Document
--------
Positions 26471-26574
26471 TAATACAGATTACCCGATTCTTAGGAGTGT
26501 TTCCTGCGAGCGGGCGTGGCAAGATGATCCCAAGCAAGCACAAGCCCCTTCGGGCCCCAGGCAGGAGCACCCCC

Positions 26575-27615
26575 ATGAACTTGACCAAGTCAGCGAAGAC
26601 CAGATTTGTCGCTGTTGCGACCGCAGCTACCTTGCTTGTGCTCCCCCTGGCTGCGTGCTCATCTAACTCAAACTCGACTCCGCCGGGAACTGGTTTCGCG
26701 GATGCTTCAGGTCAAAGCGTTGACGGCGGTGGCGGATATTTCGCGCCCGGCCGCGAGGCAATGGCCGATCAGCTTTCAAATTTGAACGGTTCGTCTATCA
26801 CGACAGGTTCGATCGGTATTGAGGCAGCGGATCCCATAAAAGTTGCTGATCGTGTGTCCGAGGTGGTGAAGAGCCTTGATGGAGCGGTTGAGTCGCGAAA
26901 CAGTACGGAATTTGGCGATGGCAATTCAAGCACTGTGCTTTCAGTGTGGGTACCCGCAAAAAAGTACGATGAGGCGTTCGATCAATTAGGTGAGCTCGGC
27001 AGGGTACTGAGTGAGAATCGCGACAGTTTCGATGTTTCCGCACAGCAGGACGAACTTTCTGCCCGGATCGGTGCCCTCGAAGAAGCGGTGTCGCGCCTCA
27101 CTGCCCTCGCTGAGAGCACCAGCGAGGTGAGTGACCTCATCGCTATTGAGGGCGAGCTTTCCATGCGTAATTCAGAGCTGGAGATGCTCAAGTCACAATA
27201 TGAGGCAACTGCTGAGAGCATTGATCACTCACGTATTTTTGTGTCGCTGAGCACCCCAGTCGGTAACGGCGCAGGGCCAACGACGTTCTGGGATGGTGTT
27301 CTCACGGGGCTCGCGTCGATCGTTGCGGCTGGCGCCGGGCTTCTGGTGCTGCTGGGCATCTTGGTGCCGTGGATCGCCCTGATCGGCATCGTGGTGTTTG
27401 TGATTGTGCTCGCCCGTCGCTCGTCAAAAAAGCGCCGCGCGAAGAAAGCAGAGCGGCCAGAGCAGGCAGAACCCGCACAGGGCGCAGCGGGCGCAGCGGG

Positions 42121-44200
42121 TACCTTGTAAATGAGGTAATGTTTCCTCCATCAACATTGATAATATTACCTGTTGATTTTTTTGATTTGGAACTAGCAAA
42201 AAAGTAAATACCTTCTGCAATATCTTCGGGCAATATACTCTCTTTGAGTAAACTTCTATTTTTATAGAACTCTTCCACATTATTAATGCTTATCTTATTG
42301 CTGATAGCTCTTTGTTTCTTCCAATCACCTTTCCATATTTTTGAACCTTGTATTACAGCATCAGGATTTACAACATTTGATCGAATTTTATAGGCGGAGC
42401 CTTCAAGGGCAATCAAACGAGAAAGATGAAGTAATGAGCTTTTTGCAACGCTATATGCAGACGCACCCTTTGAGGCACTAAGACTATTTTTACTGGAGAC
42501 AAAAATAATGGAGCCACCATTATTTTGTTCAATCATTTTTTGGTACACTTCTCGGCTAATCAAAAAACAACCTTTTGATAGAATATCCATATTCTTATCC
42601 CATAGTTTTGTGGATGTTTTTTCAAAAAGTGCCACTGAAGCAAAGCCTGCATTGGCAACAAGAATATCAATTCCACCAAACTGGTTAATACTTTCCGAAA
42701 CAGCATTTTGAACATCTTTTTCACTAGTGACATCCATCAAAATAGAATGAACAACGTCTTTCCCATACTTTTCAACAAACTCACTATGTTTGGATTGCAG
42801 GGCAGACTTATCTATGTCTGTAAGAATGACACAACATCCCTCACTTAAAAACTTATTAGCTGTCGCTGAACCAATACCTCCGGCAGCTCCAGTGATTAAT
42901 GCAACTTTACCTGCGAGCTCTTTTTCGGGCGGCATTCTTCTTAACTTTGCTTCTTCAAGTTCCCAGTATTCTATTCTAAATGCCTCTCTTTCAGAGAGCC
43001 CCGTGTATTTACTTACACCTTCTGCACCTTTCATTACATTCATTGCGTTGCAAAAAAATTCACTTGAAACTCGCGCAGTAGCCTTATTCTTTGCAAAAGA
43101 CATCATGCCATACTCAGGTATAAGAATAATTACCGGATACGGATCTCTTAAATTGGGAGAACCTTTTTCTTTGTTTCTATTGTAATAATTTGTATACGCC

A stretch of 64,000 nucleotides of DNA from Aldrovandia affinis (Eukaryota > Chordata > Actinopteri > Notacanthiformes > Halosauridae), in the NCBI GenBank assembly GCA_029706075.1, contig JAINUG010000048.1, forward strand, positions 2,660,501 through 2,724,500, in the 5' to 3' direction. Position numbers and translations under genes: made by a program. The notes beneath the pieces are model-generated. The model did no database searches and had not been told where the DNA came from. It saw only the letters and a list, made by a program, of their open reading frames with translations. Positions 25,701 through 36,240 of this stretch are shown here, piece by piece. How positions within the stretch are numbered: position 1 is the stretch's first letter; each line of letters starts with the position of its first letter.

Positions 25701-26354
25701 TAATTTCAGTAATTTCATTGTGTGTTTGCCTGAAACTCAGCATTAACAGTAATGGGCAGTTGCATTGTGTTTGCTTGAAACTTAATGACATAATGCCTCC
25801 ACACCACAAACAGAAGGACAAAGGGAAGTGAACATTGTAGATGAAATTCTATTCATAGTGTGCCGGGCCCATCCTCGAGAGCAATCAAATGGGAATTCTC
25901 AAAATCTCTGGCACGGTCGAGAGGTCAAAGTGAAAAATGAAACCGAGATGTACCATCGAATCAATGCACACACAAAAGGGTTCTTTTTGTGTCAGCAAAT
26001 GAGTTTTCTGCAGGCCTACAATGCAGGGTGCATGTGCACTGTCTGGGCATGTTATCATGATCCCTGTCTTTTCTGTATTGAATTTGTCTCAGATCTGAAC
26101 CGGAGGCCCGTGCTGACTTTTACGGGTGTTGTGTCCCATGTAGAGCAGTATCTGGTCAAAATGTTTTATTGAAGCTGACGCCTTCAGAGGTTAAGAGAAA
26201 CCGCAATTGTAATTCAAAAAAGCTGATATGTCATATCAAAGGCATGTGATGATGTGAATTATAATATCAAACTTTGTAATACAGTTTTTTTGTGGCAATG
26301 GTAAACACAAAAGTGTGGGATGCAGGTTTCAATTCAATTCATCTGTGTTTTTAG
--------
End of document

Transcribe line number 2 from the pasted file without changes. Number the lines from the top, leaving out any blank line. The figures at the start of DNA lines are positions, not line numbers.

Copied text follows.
26471 TAATACAGATTACCCGATTCTTAGGAGTGT